Canadian Middlebrow Goes Motorcycling: Creative Nonfiction from Magazine to Book

Ted Bishop, Professor
Dept. of English and Film Studies
University of Alberta
Narrative nonfiction uses the elements of traditional, objective nonfiction (reportage, exposition, critical analysis) and combines them with the resources of the novelist (dialogue, characterization, the creation of scene) in order to render lived experience as well as to convey information.
But how to do that?
Canadian novelist Joan Barfoot in a Globe and Mail review writes, “The very best journalism creates connections and angles and perspectives that cause little brain-sizzles….” In this talk Ted Bishop with read from the “gearing up” scene (a trope of all travel literature) in his Riding with Rilke: Reflections on Motorcycles and Books, and discuss the evolution of the text from a series of articles in Cycle Canada and Joyce Studies Annual, to an extended nonfiction essay, “The Motorcycle and the Archive,” to a trade book, published by Penguin (Canada) and Norton (U.S.).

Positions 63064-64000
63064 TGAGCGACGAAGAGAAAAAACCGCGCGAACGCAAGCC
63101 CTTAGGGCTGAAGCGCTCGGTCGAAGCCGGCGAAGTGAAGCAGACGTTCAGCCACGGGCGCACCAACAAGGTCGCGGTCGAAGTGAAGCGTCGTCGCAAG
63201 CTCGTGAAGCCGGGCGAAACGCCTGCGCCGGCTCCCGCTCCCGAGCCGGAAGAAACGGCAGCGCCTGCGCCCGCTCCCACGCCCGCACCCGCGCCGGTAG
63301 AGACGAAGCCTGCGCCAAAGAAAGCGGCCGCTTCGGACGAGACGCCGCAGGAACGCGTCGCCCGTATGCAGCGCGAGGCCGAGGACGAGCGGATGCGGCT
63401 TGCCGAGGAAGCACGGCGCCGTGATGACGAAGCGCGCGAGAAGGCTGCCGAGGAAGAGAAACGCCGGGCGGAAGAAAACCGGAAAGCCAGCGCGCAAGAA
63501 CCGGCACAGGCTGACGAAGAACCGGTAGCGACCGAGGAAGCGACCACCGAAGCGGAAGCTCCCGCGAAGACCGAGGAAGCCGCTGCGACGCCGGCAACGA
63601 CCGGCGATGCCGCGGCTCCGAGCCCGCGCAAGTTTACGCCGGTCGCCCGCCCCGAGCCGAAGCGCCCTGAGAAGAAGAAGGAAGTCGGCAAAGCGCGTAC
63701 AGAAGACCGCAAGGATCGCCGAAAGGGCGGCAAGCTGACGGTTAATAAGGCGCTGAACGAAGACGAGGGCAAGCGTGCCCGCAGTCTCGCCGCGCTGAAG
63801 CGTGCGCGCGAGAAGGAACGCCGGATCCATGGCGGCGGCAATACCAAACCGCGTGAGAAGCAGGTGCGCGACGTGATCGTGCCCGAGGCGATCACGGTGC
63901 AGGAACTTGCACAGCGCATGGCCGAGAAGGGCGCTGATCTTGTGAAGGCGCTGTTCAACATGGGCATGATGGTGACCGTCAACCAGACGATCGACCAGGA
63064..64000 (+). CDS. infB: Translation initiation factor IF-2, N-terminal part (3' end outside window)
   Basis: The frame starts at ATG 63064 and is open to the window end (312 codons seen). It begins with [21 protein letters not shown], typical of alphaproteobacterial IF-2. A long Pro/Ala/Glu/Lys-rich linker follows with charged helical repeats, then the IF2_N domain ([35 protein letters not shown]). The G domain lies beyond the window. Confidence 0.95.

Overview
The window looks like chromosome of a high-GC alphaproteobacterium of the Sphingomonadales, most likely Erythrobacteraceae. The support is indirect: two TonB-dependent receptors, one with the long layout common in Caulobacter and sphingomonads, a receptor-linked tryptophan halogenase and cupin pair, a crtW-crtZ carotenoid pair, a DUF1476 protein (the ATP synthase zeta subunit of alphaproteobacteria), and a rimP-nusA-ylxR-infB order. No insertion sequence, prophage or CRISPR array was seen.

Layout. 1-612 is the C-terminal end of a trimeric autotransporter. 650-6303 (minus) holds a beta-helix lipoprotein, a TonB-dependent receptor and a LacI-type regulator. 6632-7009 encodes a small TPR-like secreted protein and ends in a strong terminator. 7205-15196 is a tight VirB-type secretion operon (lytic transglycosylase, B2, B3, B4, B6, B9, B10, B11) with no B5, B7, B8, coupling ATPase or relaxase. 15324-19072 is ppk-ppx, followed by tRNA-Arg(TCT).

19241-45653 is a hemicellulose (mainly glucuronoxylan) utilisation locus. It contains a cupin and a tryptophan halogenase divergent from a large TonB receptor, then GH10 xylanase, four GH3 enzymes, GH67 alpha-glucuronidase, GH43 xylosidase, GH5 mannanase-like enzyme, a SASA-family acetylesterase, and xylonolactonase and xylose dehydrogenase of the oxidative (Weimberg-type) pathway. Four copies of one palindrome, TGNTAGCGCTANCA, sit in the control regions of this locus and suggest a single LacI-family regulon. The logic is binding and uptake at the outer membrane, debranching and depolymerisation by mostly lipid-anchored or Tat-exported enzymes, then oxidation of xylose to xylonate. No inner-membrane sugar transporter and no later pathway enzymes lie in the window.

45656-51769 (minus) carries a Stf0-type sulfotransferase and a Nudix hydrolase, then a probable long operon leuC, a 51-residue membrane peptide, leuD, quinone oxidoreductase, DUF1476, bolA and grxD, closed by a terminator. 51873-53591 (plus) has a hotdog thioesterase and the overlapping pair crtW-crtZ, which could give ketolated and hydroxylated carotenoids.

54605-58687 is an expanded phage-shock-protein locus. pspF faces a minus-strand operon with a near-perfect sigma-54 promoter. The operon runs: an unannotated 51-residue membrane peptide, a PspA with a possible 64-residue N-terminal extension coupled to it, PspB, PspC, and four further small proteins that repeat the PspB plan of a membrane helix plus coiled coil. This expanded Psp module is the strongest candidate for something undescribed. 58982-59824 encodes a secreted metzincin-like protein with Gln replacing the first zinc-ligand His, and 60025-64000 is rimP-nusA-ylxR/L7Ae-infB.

The talk outlines the challenges of writing not only for two specialized audiences – motorcyclists and archivists – but for a middlebrow public at large, and we will explore the techniques involved, from shaping paragraphs and crafting blurbs to finding narrative voices and flying without footnotes, weaving the different registers of research and reminiscence to generate the ‘brain-sizzles’ that keep multiple constituencies of readers engaged.


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